Miskatonic University Press

Voice of Fire

art listening.to.art

This was on the front page of the Toronto Star on Thursday 08 March 1990 (price: 35¢). “$1.8 million painting has artists seeing red” (nice hed by the copy editor) is representative of the coverage of the purchase of Barnett Newman’s masterpiece Voice of Fire by the National Gallery of Canada.

Part of the front page, with black and white photo of the painting
Part of the front page, with black and white photo of the painting

The photo illustrating the story is a few inches high and in black and white.

The National Gallery of Canada has spent nearly two-thirds of its $3 million annual acquisitions budget on a canvas by an American painter, and some Canadian artists don’t like that they see.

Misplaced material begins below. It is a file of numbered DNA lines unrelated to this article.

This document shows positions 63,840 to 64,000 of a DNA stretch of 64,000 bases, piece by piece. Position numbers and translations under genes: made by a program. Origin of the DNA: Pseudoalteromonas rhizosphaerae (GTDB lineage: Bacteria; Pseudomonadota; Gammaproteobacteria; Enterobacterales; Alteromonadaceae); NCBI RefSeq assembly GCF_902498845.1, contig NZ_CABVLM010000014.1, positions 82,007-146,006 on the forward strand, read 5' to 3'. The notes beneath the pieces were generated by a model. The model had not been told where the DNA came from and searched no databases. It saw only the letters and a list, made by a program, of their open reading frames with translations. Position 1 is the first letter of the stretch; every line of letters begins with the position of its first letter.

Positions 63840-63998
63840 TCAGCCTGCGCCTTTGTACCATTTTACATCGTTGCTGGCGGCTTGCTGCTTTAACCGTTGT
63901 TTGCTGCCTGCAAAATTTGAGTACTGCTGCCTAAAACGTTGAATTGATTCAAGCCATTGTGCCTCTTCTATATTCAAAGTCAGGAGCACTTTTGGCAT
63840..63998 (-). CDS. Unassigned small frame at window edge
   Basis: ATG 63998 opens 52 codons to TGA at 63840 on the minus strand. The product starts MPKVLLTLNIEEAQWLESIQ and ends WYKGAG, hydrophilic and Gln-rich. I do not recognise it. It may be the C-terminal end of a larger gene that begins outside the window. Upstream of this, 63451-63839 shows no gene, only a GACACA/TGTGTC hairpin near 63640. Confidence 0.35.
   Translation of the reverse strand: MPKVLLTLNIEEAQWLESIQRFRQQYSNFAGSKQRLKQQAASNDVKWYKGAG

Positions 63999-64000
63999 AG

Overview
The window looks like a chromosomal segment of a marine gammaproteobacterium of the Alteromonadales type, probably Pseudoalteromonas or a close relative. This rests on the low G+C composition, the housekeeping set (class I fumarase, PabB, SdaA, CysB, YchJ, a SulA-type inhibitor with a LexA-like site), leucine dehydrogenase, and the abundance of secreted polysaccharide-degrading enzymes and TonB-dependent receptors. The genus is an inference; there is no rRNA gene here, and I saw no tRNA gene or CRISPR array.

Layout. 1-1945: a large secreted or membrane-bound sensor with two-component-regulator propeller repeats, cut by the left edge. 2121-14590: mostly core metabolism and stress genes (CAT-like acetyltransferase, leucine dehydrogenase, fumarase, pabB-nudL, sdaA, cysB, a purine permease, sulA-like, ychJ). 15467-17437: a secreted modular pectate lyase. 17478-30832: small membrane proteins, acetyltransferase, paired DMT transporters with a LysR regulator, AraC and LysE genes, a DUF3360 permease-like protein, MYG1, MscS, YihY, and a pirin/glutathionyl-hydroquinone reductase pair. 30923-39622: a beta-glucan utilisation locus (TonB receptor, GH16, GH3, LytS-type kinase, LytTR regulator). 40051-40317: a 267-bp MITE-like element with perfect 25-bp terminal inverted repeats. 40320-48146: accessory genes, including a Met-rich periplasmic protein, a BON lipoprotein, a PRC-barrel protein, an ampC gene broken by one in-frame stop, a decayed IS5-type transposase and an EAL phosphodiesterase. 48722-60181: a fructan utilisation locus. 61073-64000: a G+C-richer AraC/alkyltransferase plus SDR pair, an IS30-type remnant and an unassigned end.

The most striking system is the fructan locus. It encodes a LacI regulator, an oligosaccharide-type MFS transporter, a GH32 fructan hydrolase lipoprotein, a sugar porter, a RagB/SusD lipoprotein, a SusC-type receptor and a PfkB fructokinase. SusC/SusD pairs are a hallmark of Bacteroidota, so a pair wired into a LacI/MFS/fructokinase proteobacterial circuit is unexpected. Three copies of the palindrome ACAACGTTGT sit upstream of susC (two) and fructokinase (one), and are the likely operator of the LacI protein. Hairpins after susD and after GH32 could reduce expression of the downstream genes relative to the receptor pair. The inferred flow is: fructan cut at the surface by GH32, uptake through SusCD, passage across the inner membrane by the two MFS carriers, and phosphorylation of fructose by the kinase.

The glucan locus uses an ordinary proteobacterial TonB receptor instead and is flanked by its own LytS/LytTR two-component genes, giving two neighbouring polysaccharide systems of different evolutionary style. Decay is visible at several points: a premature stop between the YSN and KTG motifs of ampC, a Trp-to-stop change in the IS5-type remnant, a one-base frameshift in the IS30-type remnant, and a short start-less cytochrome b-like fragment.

The work, Voice Of Fire, was painted by Barnett Newman, a major figure in 20th-century art. It cost $1.8 million.

“We think the national gallery’s priorities are pretty backward,” said Greg Graham, a director of a national artists’ lobby group called Canadian Artists Representation/Front des artistes canadien (CARFAC).

“It bothers us that such a big chunk of the budget is going to purchase a work by an American artist,” Graham said in an interview from Ottawa.

Voice Of Fire, which measures 5.4 metres by 2.4 metres (18 feet by 8 feet), consists of a deep red stripe against a blue background.

“We’re part of an international world,” said Shirley Thomson, director of the national gallery. “Nobody has demanded that we take away our Rembrandts… This painting has a place in Canada.”

Shirley Thomson was right. The painting is an absolute masterpiece.

Voice of Fire is revisited in Listening to Art 12.09.